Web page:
So, when we combine the normal mapping with the diffuse pattern, the brightness of cube-faces change, mostly when we start varying the angle of illumination.  Next, we need to encode the face distribution, using metasurface elements and we use a filament structure to do it.  We have a gold layer, then a dielectric magnesium biphorite layer, on top of the gold layer and then an array of nanorod antenna, on top of the dielectric.  The face is encoded via the orientation of this gold nanorod antenna and the structure works, with circular polarised light. 

The elements perform well in the broadband, within a few hundred nanometres.  They work well at oblique incidence, up to 45 degrees.  The structure we fabricated also can work with interfering light, so it doesn’t require lasers to see the effect.

Stewart Bland:        Fantastic.  So, how does this approach compare to other techniques to render 3D objects, such as holography, for example?

Alex Minovich:        Holograms are, in fact, static 3D photos which are recorded at a fixed illumination which is usually done by a laser source.  Holograms have to be illuminated at a certain, fixed angle and when you start changing the position of the light source, the efficiency dramatically drops or you can get distortion of the images.  So, holograms’ 3D effects are achieved via stereo effect, which means that different eyes receive different images which correspond to the different viewing angles at the 3D scene.  Usually, holograms require a coherent light source laser to reconstruct the image.  Our normal mapping technique doesn’t produce a stereoscopic image, it doesn’t produce a stereo effect.  Instead, the volume and depth effects are created so the shading and lighting, as it’s usually done in drawings or two-dimensional projections.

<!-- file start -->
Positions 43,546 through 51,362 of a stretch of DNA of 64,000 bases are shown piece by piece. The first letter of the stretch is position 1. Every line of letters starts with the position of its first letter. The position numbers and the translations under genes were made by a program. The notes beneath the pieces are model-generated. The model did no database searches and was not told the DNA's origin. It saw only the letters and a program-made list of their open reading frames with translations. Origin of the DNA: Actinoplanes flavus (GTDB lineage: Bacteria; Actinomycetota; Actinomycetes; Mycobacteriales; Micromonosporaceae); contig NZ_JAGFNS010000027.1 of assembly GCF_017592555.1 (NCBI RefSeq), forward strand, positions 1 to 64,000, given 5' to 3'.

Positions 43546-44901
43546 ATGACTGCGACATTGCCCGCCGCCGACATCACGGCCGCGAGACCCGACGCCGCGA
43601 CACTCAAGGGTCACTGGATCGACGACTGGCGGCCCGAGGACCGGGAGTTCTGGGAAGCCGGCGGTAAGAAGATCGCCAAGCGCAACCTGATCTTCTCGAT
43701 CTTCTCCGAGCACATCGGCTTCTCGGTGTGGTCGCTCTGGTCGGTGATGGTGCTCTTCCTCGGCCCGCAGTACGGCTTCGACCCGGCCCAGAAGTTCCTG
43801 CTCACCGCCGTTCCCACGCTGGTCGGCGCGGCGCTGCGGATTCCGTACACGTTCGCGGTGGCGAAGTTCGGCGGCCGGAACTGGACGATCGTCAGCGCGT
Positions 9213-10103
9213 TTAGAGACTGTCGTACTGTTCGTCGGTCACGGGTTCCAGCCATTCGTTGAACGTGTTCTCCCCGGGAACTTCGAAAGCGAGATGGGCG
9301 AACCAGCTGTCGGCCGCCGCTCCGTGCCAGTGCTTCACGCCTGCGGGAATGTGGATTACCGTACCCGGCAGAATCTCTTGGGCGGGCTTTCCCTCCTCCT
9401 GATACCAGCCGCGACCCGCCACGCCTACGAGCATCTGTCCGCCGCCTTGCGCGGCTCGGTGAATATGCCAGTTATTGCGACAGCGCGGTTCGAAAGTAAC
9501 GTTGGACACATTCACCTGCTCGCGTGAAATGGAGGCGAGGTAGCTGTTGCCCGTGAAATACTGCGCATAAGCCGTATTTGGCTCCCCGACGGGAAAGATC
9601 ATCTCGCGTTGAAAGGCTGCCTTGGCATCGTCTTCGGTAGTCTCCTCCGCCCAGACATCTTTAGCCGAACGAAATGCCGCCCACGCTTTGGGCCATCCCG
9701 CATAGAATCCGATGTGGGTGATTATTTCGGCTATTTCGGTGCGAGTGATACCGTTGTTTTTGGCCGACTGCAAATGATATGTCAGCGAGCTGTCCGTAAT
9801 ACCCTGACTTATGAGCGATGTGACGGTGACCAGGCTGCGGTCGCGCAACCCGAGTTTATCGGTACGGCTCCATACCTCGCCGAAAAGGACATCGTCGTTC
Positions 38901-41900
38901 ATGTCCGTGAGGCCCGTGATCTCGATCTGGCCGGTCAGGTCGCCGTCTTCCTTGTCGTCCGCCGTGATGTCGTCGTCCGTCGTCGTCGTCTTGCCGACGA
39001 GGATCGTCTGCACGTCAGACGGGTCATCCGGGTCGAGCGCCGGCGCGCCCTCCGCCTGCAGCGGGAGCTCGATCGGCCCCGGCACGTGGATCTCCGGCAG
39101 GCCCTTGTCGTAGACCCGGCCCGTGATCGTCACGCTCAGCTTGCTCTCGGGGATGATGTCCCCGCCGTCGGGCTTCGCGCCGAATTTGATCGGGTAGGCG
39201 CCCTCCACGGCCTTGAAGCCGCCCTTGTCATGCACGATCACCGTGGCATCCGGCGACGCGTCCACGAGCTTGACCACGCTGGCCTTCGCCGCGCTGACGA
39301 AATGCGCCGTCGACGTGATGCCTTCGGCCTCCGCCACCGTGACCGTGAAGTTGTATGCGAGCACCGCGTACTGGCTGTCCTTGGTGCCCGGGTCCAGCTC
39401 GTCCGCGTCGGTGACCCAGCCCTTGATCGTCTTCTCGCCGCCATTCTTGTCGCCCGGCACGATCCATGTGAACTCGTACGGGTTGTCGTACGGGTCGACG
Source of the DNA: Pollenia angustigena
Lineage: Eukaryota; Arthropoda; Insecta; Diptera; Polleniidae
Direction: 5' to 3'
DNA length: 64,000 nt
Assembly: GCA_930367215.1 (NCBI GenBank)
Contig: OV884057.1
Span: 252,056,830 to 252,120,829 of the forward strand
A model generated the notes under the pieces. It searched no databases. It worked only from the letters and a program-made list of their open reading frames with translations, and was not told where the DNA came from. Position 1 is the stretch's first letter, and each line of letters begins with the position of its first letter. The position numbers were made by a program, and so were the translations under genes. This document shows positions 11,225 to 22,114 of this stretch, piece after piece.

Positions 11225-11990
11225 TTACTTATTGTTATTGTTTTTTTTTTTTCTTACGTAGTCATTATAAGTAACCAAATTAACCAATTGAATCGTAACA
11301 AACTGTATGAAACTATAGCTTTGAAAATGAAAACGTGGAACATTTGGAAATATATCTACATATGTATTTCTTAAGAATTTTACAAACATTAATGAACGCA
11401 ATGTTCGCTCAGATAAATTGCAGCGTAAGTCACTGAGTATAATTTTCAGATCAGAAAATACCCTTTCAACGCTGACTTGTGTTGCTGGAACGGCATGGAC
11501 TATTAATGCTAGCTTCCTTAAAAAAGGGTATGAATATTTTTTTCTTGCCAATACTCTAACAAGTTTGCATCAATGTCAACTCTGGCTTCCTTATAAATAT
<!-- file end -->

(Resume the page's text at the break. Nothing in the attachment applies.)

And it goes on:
What’s important then, is that we can change the position of the light source, when we use this normal mapping technique.  And, for example, if we illuminate this 3D picture from the left, the bright areas would be located on the left, closer to the light source and dark areas will be on the right, opposite to the light source.  But, when we move the light source to the other side, lighting and shading will change accordingly.

Stewart Bland:        So, are there any applications of this technique?

Alex Minovich:        The most straightforward application is in security features, similar to security holograms.  The field requires visual effects, which are quite distinguishable and which are difficult to fabricate without know-how.  The 3D images created via normal mapping can be used as security features for IDs, notes and protecting print, packages.  Also, the diffuse metasurfaces we demonstrated can be used in any area where currently optical diffusers are utilised, such as, for example, computer displays, etalons for meteorology and so on.  Also, I believe it’s possible to use the 3D effects in artistic pictures and advertising.  When the nanotechnology advances enough to provide quick and cheap ways to fabricate light area nanostructures.

Stewart Bland:        So, what’s next for the project?

Alex Minovich:        Currently, our pattern performs well in the red part of the spectrum.  We aim to create structures which will perform well across the full visible spectrum.  Also, we want to try the structures which work with generally polarised light, because linear polarised light is a bit easier to achieve than circular polarised light.  Also, I would want to demonstrate optical diffusers in different configurations.

Stewart Bland:        Okay, excellent.  So, to finish, I’d like to ask, as always: In your opinion, what are the hot topics in material science right now?

Alex Minovich:        Metasurfaces are definitely one of the hot topics.  Because, according to Google Scholar, they run now about 9,000 articles and conference papers in this area, including about 2,000 published since the beginning of the current year.  Then I think topological insulators and grapheme would be hot topics related to optical research.